Source
Bioethics. 2005 Oct;19(5-6):460-75
Publication Type
Article
Date
Oct-2005
Author
Dwyer James
Author Affiliation
SUNY Upstate Medical University, Center for Bioethics and Humanities, Syracuse, NY 13210, USA. dwyerja@upstate.edu
Source
Bioethics. 2005 Oct;19(5-6):460-75
Date
Oct-2005
Language
English
Publication Type
Article
Keywords
Developed Countries
Developing Countries
Economics
Environment
Humans
Life expectancy
Malnutrition
Mortality
Political Systems
Social Change
Social Justice
Social Responsibility
World Health
Abstract
In Australia, Japan, Sweden, and Switzerland, the average life expectancy is now greater than 80 years. But in Angola, Malawi, Sierra Leone, and Zimbabwe, the average life expectancy is less than 40 years. The situation is even worse than these statistics suggest because average figures tend to mask inequalities within countries. What are we to make of a world with such inequal health prospects? What does justice demand in terms of global health? To address these problems, I characterize justice at the local level, at the domestic or social level, and at the international or global level. Because social conditions, structures, and institutions have such a profound influence on the health of populations, I begin by focusing attention on the relationship between social justice and health prospects. Then I go on to discuss health prospects and the problem of global justice. Here I distinguish two views: a cosmopolitan view and a political view of global justice. In my account of global justice, I modify and use the political view that John Rawls developed in The Law of Peoples. I try to show why an adequate political account must include three duties: a duty not to harm, a duty to reconstruct international arrangements, and a duty to assist.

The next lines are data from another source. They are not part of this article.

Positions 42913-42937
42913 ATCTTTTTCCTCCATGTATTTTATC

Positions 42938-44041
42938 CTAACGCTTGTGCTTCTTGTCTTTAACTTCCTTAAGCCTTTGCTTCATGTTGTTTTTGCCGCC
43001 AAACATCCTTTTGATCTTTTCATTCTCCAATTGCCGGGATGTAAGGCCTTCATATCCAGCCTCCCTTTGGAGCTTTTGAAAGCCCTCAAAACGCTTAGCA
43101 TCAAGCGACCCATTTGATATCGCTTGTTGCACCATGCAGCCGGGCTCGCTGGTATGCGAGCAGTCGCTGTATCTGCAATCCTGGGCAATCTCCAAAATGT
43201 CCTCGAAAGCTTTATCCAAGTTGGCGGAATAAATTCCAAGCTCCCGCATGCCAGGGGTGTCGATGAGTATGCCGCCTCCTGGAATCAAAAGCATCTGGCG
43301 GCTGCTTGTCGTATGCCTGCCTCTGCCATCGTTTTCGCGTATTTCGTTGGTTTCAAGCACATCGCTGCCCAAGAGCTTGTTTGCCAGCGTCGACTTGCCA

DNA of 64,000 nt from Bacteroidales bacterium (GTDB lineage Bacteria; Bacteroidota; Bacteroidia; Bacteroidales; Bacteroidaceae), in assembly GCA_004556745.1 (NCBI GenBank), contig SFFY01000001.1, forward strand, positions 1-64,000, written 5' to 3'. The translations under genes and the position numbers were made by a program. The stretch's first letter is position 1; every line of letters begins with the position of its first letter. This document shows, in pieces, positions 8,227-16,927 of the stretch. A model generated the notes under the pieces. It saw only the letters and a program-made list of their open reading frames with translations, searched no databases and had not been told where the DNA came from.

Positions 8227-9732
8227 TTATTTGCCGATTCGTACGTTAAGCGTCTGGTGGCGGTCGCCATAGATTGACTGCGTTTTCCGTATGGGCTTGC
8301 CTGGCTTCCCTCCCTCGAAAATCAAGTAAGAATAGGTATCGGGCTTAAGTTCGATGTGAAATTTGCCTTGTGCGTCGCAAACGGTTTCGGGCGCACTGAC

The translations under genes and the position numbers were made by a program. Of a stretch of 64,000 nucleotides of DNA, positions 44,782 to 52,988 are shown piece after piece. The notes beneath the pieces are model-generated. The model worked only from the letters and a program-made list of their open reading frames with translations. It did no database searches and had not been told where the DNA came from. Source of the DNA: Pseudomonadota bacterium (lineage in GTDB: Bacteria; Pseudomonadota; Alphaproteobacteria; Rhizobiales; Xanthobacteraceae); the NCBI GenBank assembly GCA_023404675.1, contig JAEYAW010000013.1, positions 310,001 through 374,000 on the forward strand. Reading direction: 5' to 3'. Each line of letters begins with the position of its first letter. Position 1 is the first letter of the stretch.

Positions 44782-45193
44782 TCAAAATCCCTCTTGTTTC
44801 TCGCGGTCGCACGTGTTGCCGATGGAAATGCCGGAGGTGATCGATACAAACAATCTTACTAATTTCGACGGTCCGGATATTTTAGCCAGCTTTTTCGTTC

PubMed ID
16425484 View in PubMed
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